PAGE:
what about that one that you are screaming down a track as it pulses to an original score.

        there are a lot.

        • Downvote King

          If that’s you standard every game released this year is derivative. Firewall is just fancy Wolfenstein 3D, and Astro Bot is a gussied up Mario 64. Beatsaber’s mechanics are completely unique within the rhythm game genre, and they are specifically what makes the game so much more compelling than other VR rhythm games. There’s a reason so many think it could be VR’s killer app, yet can barely remember the name of any other VR rhythm game.

          • ummm…

            ????? anybody that has had vr for more than a year knows a few vr rhythm games. fruit ninja guitar hero is fun. dont confuse that with game of the year. especially, when you could have easily justified any other novel experience in a forward looking niche

          • Downvote King

            I’m really not sure what you’re saying here. Every game exists in a genre and has multiple examples of other games they share traits with, the point is how well they put the different elements together, the innovations they make, and how compelling the final product is. Again, by your definition of derivative every game released this year qualifies. What example would you propose otherwise?

          • Patrick McKee

            I literally feeling or rush/release of some chemical in the brain maybe dopamine you get or I get during beatsaber is like nonother it makes you feel super bad ass no joke it is hard to explain. I have got that feeling a few time in some other vr game but beatsaber is consistent in this area. No Joke man

          • ummm…

            i saw videos. id break my vive controller on my face almost immediately. id be level -2..lol

          • Pizzy

            Just cut up a hokey mask bro JK LOL

          • ummm…

            lol….its funny when i look for people on steam, even if the name seems unique, there are always like 1000 of them. i bet if i search abcdefghijk… there will be like 200 people with that name.

          • Pizzy

            Here is my invite link, steam lets you create these http://s.team/p/cvk-dvgr/KQNPDVJN

          • Pizzy

            Here is a video, I just made using ViewR app enjoy buddy https://youtu.be/iK4pp_-Ylro

          • ummm…

            you must live alone. im not getting away with clearing a whole room.

          • Pizzy

            Yeah I do lol that’s my living room, planned this apt out for VR, gotta have goals lol jk

          • ummm…

            now thats ambition lol……how do you do the mixed reality thing with your phone? i suppose i could just google it…………….

          • Pizzy

            Using the newly released ViewR android app, there was a news story on Roadtovr about it https://www.roadtovr.com/viewr-lets-watch-vr-session-action-comfort-phone/

          • ummm…

            well thank you kind sir!!! im not sure people need to see me play eleven table tennis in my underwear, but they will now!!!!!!!!!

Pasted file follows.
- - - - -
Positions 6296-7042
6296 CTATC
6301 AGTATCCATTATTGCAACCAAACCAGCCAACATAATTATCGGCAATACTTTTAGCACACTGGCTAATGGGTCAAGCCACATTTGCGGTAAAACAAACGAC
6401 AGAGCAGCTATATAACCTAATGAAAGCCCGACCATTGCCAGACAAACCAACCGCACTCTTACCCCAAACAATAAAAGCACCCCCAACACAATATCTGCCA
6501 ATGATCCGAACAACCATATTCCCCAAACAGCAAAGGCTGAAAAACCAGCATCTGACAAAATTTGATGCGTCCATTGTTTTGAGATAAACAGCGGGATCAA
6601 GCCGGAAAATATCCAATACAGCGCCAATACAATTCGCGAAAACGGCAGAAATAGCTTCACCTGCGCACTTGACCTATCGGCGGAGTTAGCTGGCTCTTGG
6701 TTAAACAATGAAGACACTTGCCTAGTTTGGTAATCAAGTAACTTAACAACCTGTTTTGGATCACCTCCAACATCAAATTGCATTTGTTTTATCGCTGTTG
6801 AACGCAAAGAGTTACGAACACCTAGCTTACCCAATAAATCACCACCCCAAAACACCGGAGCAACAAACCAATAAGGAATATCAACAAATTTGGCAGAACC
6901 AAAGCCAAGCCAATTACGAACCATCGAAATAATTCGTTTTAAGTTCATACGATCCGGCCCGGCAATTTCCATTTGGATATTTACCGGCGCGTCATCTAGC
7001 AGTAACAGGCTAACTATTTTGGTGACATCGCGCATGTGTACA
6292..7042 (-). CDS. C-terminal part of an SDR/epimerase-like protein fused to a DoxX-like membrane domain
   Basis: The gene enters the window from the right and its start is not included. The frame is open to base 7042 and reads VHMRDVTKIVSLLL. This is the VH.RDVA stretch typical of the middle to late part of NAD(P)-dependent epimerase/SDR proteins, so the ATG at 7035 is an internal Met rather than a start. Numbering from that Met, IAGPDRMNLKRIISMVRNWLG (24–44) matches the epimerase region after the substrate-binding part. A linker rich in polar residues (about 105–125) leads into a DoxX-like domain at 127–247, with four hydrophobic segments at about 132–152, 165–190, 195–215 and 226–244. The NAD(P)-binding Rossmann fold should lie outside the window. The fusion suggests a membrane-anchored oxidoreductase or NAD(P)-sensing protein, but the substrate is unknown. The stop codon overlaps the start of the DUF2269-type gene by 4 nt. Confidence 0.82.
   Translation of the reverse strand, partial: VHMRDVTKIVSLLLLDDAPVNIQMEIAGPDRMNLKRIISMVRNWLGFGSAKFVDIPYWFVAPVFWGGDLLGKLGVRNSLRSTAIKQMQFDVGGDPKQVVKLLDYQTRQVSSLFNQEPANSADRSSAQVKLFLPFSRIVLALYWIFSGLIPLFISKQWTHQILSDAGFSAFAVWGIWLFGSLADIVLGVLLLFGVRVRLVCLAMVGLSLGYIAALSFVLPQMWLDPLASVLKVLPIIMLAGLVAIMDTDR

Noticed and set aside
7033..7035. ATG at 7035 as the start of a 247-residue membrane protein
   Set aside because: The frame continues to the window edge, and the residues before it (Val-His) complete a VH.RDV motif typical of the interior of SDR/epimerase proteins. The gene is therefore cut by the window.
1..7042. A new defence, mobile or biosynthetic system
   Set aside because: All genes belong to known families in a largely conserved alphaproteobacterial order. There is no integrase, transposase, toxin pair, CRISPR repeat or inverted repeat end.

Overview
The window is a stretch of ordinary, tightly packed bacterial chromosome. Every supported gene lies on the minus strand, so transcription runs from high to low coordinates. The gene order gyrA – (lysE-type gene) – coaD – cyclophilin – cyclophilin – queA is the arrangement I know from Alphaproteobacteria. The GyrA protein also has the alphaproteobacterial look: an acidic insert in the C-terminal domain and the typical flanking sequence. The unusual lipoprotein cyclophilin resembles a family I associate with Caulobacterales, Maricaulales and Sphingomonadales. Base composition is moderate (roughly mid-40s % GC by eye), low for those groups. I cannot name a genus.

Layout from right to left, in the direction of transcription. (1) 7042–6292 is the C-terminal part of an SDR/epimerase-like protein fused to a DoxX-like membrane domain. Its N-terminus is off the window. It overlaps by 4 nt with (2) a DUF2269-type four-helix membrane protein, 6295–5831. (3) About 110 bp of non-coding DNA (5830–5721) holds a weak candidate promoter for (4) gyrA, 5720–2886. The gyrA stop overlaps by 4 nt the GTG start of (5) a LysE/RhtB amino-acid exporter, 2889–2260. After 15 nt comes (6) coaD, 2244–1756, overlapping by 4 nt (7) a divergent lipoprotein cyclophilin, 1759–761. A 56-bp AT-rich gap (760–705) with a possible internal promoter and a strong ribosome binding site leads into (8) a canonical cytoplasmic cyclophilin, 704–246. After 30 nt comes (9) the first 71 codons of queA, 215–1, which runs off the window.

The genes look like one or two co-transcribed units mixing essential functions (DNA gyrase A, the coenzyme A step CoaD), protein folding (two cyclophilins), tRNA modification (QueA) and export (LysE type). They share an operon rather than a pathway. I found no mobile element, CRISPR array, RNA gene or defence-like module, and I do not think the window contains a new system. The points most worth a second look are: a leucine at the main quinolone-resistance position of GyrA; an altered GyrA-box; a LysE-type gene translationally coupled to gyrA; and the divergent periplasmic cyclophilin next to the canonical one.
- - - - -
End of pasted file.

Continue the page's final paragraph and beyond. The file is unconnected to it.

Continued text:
• Pizzy

            lol app has limited game support atm, in this case thank goodness lol

      • doug

        Beat Saber is derivative of Dance Dance Revolution, and every other rhythm game back to at least Rock Band on the PS2. I’m not saying it’s the most derivative title in VR, it’s certainly a bigger step into the new medium than every VR third-person perspective platformer.

        • Downvote King

          I’ve been back and forth on this with OP, but this definition of derivative carries no meaning to me. With such a standard all video games at this point would be considered derivative. They’re using derivation as a justification to disqualify Beat Saber from contention for game of the year. Literally no game would qualify under this clause.

          Honestly what game can you point to that doesn’t share a strong heritage with multiple generations of video games. Rhythm Games are a genre, like sports, FPS, puzzle, strategy, etc. it shares no more in common with any other music games in any sense beyond this. I’m truly baffled by this distinction.

          Derivative is a specifically derogatory word in this context meant to reduce the significance of its accomplishment to a mere copycat of existing properties when it is instead clearly a unique combination of new game mechanics expertly applied to an existing genre, elevating it to a distinct, not derivative, work.

          • doug

            You’re right, all videogames could be considered derivative, so they belong on some kind of derivative scale, perhaps one that expresses how many seconds of gameplay need to be seen to faithfully capture the novelty in the work.

            Hitting things with the beat is an old game mechanic. Hitting them with a new controller is so derivative that a few seconds of video faithfully shows anyone the totality of Beat Saber.

            As counterpoints, the VR title Accounting+ had the player go into VR while in VR, and it changes from RPG to escape room to wave shooter at various times. Operation Warcade also blends genres mid-game as it follows the action of a player in an 80’s arcade. Neither one could be faithfully reduced to a few-seconds video like Beat Saber.

            Neither of my counterpoints would make a good roadtovr GOTY, however, because roadtovr’s main criteria for the award is widespread appeal, and nothing has widespread appeal like pop music in a rhythm game wrapper.

        • Jistuce

          Parappa the Rapper on PS1, actually. Every music game traces its lineage rather directly to Parappa.

    • ummm…

      BINGO!!

  • Patrick McKee

    As I was playing Beatsaber, like I do everyday these mornings for cardio. A funny joke came to mind.

    So I texted a few friends this

    “I’m convinced Beatsaber is a cover for future Jedi training”

    They enjoyed it.

    I’m happy Roadtovr made this game of the year, I tend to agree with them.

    I like this game so much. I may begin to dabble with the editor and put some of my favorite synthwave tracks in the game.

    • ummm…

      yes and fruit ninja was avant garde.